In September, I will be cutting the last electronic check for our family sedan, after what has seemed like an eternity of monthly payments. Thankfully, the car should outlive the term of the loan (knock on wood) and provide transport to many a baseball practice or weekend getaway in the future.
But inevitably, another automobile will be needed and with it comes the question of lease or buy? I know there are advantages to both, and I’m sure plenty of research will be conducted in advance of a decision.
This upcoming dilemma got me thinking about the current ownership quandary tied to precision farming data. Much has been written lately about the ongoing debate as to who (or what) can lay claim to the valuable information collected by technology in the field.
Our most recent online dealer poll asked readers to take a stance on precision data ownership. The vast majority (73%) say that farmers own any and all information collected on their operation, no questions asked.
But 25% say that certain circumstances allow for shared ownership of farm data, in the interest of increasing yields or advancing seed and/or fertilizer technology. This position leaves a lot of room for interpretation and maneuvering, but I suspect that if farmers are seeing double-digit yield increases or slashing their input costs by 30%, shared ownership of data might be worth it.
While precision farming dealers likely aren’t looking to own customers’ data, they certainly can influence its usefulness and purpose. Sometimes this can be done with a precision farming specialist, but it’s becoming more common for dealerships to hire or partner with agronomists.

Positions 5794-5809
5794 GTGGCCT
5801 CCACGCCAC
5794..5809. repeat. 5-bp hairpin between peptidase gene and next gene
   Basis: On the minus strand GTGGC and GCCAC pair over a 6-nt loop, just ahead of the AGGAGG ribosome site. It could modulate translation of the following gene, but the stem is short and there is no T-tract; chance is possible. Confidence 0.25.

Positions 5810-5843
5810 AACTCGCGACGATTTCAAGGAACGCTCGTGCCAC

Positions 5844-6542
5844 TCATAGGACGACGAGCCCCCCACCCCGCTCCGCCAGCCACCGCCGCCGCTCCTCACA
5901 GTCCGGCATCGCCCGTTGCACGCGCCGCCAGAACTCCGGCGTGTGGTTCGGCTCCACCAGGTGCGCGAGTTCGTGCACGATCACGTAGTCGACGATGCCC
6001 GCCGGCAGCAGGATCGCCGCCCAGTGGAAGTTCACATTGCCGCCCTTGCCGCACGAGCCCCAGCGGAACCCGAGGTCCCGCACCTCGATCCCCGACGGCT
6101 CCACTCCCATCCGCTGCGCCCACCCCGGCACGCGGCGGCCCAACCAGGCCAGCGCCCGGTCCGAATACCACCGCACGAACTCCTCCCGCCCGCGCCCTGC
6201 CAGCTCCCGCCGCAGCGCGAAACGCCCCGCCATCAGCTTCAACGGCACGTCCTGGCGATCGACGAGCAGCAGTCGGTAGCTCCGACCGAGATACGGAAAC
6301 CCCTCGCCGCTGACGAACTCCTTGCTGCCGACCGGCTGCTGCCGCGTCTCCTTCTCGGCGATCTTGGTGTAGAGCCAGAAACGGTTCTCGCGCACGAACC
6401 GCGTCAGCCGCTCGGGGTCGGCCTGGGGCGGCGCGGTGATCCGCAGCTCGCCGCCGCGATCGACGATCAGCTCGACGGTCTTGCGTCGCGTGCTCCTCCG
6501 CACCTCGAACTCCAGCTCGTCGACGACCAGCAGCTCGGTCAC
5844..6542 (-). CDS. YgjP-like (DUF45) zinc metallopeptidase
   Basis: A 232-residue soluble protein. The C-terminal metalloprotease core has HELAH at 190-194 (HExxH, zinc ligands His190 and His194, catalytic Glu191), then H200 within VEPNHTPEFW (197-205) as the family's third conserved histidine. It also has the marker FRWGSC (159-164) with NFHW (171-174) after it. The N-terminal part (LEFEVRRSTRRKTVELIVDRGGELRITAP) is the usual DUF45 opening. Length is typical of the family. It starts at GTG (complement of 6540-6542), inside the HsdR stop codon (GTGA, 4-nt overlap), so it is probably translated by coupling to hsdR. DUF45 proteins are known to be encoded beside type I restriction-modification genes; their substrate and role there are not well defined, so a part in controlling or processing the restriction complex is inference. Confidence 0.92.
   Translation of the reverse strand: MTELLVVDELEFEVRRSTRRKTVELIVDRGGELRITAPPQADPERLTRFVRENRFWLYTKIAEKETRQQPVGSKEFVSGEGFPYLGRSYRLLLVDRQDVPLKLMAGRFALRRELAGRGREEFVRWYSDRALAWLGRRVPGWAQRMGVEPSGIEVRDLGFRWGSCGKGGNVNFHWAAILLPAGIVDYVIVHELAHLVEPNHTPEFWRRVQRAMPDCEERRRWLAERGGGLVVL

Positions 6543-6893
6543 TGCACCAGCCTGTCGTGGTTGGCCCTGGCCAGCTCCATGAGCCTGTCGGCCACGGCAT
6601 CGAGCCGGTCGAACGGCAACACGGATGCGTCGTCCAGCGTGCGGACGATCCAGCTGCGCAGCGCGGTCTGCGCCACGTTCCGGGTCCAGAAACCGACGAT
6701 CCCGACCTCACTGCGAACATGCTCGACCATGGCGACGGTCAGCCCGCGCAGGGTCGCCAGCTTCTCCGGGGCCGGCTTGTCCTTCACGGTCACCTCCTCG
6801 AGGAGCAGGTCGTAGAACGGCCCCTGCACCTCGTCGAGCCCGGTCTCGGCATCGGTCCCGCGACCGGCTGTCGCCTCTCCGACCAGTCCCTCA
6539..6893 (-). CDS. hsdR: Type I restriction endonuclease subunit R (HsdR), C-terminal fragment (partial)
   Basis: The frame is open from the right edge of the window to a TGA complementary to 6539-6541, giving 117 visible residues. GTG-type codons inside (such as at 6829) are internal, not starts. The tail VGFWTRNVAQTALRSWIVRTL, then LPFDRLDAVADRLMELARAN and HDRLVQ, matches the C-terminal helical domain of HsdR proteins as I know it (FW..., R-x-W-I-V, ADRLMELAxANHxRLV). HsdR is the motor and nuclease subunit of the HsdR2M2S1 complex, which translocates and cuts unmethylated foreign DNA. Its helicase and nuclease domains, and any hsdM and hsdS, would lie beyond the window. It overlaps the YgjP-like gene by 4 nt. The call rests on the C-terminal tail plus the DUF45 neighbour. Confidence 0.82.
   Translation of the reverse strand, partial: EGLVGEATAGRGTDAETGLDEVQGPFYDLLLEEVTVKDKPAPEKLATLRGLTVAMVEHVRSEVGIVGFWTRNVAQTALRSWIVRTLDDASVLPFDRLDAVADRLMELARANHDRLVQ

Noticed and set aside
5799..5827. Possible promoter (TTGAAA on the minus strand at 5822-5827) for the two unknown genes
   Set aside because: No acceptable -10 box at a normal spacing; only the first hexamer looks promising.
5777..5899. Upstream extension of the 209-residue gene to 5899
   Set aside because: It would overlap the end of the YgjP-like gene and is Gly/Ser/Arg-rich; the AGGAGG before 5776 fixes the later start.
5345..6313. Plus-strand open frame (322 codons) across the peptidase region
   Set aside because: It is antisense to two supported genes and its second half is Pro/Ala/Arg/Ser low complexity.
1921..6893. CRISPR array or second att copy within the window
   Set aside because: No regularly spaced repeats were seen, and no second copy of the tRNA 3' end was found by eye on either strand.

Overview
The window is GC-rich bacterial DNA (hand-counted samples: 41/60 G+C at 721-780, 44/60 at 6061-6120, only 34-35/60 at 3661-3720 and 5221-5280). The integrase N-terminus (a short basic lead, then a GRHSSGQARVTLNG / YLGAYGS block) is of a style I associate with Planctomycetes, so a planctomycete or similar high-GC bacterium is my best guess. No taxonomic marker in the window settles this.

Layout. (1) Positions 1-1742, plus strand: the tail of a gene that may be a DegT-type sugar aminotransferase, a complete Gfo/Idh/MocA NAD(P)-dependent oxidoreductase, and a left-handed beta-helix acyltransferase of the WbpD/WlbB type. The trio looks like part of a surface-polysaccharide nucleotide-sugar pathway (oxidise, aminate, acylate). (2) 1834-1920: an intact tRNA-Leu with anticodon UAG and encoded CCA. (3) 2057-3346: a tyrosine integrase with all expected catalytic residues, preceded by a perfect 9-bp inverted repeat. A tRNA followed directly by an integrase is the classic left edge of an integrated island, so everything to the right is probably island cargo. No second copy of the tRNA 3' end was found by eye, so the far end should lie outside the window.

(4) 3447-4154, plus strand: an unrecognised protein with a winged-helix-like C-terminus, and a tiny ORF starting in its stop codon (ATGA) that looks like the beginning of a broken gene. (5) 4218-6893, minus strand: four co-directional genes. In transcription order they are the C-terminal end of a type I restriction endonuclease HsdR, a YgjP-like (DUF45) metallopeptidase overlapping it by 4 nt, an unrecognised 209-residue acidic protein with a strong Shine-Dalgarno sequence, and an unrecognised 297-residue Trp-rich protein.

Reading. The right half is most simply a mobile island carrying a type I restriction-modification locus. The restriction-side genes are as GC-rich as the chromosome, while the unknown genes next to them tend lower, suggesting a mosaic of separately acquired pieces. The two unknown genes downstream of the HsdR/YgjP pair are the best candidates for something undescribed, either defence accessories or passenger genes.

A recent poll in our sister publication Farm Equipment found that 76% of respondents have someone on staff who handles agronomy issues for equipment customers. Whether dealers like it or not, farm data is routinely passing through their electronic fingers and it’s important to know what can and should be done with it.
Plenty are wrestling with this challenge, not only from a liability perspective, but also from a profitability standpoint. Talking with a precision farming consultant at a Midwest firm recently, he says dealers can strive to be data “caretakers” for their customers.
“Dealers can’t be scared of data, but they also can’t manipulate it,” the consultant says. “What they can do is help their customers understand what to do with it.”